Has this ever happened to you?
Someone offered “helpful advice” that felt like an insult?
An employer gives you a performance evaluation, but you left feeling like they want you to be a different person?
Someone made a cutting remark, was critical, or insulted you, etc. Then, it’s immediately followed with “I’m just being HONEST.”
I remember being a freshman in college in a performing arts program. I’m in a conference room with seven faculty members for my first semester review. I remember hoping each professor’s feedback would all sound something like praise, with a little constructive criticism peppered in. Seven people in the room with seven different opinions, but the only one I remember (almost 15 years later) was “You’re just too vapid to play meatier roles. Stick with what you’re good at.”
Years later, while the memory of this story doesn’t give me warm fuzzy feelings, I know now that this comment wasn’t really about me. Even harder still to admit, I believe this professor felt like she was doing me a favor.
Ultimately, the motivation behind the comment is not what is truly important. We live in a world with imperfect, flawed people, who are in many cases doing the best they can. If you are someone who has relationships with another human being, chances are you’ve been the recipient of this hurtful, at times cruel, advice.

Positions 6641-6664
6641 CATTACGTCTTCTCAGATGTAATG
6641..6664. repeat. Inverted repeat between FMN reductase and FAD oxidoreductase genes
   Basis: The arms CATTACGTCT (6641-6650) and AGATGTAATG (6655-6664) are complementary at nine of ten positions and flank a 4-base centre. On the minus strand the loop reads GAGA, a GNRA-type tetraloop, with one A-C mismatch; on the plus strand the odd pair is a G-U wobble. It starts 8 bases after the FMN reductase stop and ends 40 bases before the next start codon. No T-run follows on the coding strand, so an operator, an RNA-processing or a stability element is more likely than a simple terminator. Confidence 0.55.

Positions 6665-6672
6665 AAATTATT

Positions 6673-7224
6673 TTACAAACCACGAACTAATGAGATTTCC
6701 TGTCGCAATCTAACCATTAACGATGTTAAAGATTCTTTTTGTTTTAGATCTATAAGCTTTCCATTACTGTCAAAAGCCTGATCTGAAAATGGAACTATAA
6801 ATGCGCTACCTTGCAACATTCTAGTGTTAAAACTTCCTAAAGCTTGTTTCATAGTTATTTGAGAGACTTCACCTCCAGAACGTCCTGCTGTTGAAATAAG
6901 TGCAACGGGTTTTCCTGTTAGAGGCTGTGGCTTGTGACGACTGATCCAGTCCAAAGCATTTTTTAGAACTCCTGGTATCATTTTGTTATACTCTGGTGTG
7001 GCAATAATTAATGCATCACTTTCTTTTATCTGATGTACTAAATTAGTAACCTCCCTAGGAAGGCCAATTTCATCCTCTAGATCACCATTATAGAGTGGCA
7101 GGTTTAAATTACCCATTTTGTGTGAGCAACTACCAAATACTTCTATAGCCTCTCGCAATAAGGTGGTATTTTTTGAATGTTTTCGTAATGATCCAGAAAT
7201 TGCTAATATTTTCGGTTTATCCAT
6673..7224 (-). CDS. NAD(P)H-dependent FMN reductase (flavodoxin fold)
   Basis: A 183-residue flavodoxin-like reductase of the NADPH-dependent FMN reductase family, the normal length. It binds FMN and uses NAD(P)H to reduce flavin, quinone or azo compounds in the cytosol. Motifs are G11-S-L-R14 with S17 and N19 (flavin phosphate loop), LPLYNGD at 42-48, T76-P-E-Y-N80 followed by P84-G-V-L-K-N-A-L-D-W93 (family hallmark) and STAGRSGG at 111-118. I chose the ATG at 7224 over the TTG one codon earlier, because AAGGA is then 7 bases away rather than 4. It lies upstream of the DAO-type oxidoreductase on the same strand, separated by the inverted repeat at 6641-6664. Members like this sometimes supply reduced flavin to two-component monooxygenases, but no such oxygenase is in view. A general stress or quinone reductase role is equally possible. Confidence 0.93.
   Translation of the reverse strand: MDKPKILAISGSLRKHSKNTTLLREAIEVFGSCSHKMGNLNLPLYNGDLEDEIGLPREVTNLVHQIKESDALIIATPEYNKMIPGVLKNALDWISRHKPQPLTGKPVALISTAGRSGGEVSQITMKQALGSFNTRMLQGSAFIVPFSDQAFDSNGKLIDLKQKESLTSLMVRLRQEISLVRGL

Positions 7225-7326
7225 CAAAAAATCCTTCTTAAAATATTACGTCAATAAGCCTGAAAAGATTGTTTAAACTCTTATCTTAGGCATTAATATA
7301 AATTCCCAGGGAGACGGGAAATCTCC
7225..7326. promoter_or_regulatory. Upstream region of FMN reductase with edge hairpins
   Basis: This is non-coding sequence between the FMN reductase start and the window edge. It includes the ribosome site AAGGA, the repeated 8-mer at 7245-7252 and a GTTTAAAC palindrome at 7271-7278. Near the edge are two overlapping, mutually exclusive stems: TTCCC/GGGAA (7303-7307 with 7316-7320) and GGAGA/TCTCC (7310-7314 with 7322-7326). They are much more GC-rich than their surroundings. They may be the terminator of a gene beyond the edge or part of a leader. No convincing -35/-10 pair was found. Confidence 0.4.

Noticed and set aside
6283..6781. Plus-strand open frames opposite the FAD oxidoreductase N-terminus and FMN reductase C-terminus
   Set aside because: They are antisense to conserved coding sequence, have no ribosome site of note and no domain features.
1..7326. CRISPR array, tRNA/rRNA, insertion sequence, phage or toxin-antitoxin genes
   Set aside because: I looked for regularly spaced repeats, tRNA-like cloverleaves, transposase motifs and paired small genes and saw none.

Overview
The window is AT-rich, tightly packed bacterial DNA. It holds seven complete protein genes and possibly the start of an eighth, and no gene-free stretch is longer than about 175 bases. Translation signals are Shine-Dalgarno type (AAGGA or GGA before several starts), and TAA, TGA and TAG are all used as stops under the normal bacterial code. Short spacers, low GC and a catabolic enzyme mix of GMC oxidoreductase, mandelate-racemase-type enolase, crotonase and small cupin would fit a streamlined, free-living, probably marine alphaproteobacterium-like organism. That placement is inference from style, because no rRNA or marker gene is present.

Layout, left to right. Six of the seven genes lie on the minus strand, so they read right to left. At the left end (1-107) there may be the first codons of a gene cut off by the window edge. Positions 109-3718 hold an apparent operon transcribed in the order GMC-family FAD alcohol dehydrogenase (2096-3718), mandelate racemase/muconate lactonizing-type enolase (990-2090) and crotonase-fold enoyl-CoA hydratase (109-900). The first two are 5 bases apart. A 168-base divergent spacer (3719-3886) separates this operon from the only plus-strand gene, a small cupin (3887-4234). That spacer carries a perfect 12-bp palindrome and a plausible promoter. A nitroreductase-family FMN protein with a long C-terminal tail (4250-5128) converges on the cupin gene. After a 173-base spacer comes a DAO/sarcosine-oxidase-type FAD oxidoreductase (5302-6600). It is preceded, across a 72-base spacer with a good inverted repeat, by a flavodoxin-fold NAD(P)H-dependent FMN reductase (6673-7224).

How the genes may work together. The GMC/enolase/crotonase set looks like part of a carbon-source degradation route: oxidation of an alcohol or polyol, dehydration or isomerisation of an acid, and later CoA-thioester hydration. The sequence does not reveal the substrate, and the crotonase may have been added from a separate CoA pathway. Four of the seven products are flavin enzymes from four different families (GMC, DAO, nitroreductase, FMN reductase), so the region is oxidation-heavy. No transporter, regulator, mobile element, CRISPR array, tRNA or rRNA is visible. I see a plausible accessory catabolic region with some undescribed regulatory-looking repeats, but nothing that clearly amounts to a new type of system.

Unfortunately, we have no control over what other people say or do. Our power in these situations come from 1) our reaction to them and 2) our emotional investment in them.
Have you ever mentally replayed a comment someone made to you, over and over again?
Have you continued conversations in your mind that ended days ago?
If you can say yes to either question, chances are you’re emotionally invested in what someone has said to you. One of the things I like to do when this happens to me is journal about it. What was it about this comment that affected me? Is there any truth to the comment? What evidence is there to the contrary?
Oftentimes, as I explore my feelings, I find that there is usually little truth in what someone has said about me, and the truth (that is likely layered under a web of sarcasm and cruelty) offers me an opportunity to grow. Words are powerful, and we have the power to change the conversations in our minds form ones tear us down, to ones that build us up.
“Words are things. You must be careful, careful about calling people out of their names, using racial pejoratives and sexual pejoratives and all that ignorance. Don’t do that. Someday we’ll be able to measure the power of words. I think they are things. They get on the walls. They get in your wallpaper. They get in your rugs, in your upholstery, and your clothes, and finally in to you.”
~ Maya Angelou